Another option is CyberKnife. In men with Intermediate Risk PC, it has a 91% cure rate after 5 years, and potency preservation is about 80%. Urinary and rectal symptoms are just irritative and transient. Concomitant or pretreatment hormone therapy does not improve the outcome, but only worsens the side effects.

Another option is HDR brachytherapy. It has about the same cure rate and side effect profile as CyberKnife after 8 years. It is often given along with IGRT/IMRT but the outcome is just as good and fewer side effects if given as a monotherapy. Like CyberKnife, it works just as well without hormone therapy. Depending where you are, it may be hard to find someone who offers it as a monotherapy.

LDR brachytherapy (seeds) may sometimes be given as a monotherapy for intermediate risk disease. More often, it's given as a boost to the IGRT/IMRT. They might use higher dose rate radioisotopes like Cesium-131 rather than I125 or Pd103. Results vary widely according to who does it, with UWSeattle, MDAnderson and MSW having the best results. Potency preservation not as good as HDR generally.

Protons may be given as a boost to IMRT for intermediate risk PC. Published results are about the same as IMRT with possibly worse sexual side effects.

With all forms of radiation, it is important to deliver enough to the prostate and a small margin outside of it, but to leave the bladder, rectum, and penile bulb unaffected. The effectiveness of IGRT/IMRT and protons are improved, but sexual side-effects are increased by hormone pre-treatment. The effectiveness of CyberKnife and HDR brachy are not improved by hormone pre-treatment. IMRT and protons have the longest track record. Brachy and protons seem to have the steepest learning curves.

That should get you started. I wish I could recommend a single Radiation Oncologist who can give you an unbiased view of all the options. Lacking that, what I did was talk to specialists in each of those. For some reason, they all wanted to give me the DRE finger

- Allen

 
Old 11-03-2012, 02:29 PM   #20
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Re: A little concerned

Well. It looks like they are sending me to MD Anderson down in Houston. I am waiting for a date for an appointment.

I am hoping that being at a place like that, that they will throw a few options at me to think about.

 
Old 11-03-2012, 10:17 PM   #21
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Re: A little concerned

NavyChief,
MDAnderson has one of the leading most modern Proton Centers. You are in luck.
Bob

 
Old 11-14-2012, 09:20 AM   #22
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Re: A little concerned

Wow. That's a great, informative post. (The tallallen post)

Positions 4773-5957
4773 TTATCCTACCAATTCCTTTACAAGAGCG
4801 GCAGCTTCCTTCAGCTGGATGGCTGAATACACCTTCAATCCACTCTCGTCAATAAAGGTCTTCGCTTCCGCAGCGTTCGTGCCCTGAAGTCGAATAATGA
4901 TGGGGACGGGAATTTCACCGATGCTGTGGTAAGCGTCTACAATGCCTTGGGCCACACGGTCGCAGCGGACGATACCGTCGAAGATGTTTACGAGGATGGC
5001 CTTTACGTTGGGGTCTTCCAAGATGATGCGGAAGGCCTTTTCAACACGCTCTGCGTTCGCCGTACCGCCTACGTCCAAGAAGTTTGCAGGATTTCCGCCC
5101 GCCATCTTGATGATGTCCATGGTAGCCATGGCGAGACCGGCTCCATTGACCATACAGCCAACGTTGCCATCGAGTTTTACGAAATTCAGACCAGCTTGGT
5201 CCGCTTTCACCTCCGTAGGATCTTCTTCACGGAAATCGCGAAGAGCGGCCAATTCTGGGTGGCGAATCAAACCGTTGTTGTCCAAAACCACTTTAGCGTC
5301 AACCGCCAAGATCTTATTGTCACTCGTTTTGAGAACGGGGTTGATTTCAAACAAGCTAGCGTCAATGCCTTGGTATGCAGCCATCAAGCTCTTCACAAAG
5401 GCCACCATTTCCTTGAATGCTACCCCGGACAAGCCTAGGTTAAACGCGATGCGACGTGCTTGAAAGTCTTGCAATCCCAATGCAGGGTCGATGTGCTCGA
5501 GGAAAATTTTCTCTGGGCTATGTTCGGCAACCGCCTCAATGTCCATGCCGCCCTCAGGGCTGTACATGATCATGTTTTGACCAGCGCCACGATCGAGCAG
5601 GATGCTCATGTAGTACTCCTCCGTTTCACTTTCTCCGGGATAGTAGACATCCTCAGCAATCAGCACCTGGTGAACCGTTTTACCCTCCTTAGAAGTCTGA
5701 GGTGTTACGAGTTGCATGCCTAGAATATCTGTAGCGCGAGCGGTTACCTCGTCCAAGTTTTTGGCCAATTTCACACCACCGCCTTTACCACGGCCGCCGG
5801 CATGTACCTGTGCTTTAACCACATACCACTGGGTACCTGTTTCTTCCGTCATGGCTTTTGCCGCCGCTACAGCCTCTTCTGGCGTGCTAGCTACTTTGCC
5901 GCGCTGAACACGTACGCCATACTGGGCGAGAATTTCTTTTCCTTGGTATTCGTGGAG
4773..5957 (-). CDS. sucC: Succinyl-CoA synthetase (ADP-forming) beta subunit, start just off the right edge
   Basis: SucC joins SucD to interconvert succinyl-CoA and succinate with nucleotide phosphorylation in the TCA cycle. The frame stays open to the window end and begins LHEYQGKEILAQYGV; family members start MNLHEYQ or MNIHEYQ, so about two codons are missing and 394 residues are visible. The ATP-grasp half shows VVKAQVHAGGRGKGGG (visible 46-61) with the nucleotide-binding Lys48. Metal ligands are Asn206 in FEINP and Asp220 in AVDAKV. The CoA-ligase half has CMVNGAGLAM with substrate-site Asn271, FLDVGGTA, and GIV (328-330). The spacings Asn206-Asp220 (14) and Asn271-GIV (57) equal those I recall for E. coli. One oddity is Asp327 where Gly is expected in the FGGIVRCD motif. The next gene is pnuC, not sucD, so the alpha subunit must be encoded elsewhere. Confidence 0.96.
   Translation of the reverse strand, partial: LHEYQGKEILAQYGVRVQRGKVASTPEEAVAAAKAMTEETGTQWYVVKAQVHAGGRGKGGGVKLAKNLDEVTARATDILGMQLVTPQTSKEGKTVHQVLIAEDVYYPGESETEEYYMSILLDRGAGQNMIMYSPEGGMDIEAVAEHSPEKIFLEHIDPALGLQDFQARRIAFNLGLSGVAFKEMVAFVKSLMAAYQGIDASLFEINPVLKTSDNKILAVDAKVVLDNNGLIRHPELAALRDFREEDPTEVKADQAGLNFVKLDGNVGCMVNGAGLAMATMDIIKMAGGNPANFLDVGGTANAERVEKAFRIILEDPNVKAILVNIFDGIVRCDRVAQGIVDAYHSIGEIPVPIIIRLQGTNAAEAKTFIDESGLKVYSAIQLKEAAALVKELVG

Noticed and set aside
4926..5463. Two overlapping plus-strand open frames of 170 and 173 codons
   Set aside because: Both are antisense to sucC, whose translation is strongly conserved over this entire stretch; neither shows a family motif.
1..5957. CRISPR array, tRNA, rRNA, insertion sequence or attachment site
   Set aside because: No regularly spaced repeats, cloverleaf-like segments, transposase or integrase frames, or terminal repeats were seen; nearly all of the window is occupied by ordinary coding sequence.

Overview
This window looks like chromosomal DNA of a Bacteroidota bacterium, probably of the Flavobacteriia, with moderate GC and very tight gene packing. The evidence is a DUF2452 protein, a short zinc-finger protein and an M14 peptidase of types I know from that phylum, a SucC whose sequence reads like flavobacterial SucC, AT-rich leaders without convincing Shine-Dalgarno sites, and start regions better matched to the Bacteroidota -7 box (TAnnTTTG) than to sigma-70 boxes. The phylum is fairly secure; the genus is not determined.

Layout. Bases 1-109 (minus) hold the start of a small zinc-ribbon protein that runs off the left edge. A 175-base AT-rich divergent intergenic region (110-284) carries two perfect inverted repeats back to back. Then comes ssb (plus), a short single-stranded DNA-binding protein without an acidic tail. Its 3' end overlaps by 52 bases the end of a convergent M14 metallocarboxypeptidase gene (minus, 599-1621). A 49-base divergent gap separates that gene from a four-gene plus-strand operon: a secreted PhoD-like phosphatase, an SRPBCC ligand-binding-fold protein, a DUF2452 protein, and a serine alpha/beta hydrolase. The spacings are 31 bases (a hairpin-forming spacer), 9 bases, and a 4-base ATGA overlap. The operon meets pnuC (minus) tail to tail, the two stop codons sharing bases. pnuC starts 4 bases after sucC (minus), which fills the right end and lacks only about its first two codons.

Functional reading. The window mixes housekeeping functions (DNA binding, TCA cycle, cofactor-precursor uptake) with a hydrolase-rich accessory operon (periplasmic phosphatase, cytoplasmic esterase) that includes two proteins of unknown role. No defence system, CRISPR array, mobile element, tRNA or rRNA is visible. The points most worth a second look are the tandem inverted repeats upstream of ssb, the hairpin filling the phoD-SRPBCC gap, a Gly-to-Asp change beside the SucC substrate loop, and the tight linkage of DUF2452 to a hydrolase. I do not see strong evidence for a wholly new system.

Last edited by chris134711; 11-14-2012 at 09:33 AM. Reason: add member name to clarify post

 
Old 11-14-2012, 11:15 AM   #23
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Re: A little concerned

Just got injected for the bone scan this afternoon. I met with a dr yesterday. He is a surgeon. He mentioned that they all have the same cure rates. Basically it comes down to this, side effects. He did mention that the radiation side effects start showing themselves later on from the residual effects of the radiation over time. Does that sound right? Is proton therapy really like the magic bullet or is it all pretty much the same?

I am meeting with the radiation drs later today hopefully. Just to get the sales pitch from that used car salesman.

 
Old 11-14-2012, 01:13 PM   #24
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Re: A little concerned

NavyChief,
Talk to everyone but make sure you talk to someone at the Proton Center. Side effects from surgery are immediate and significant for many people while Proton has fewer side effects than other radiation therapies. I had surgery at PSA 3.95 and Gleason 7 and I was told not to worry as it was "early days" but unfortunately I had positive margins and the surgery failed to get all the cancer. It's almost 3 years since I finished my Proton salvage and I have no noticeable side effects from it. After my experiences I do lean towards some kind of radiation therapy as opposed to surgery because it covers the margins and to me seems to be a better way to proceed.
Bob

 
Old 11-14-2012, 01:28 PM   #25
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Re: A little concerned

LOL@used car salesman. Everyone has to believe their therapy is the best, I guess.

I don't agree with your urologist's assessment that they all have equal cure rates for intermediate risk PC. (They do for low risk PC). Most treatments use a measure called Biochemical Recurrence-Free Survival (bRFS) to give an indication of what the cure rate is. It tells you what % of men do not have an increase in PSA after a given period of time. For intermediate risk men, here are some comparative results at the best institutions (they are 5-yr bRFS rates unless otherwise noted):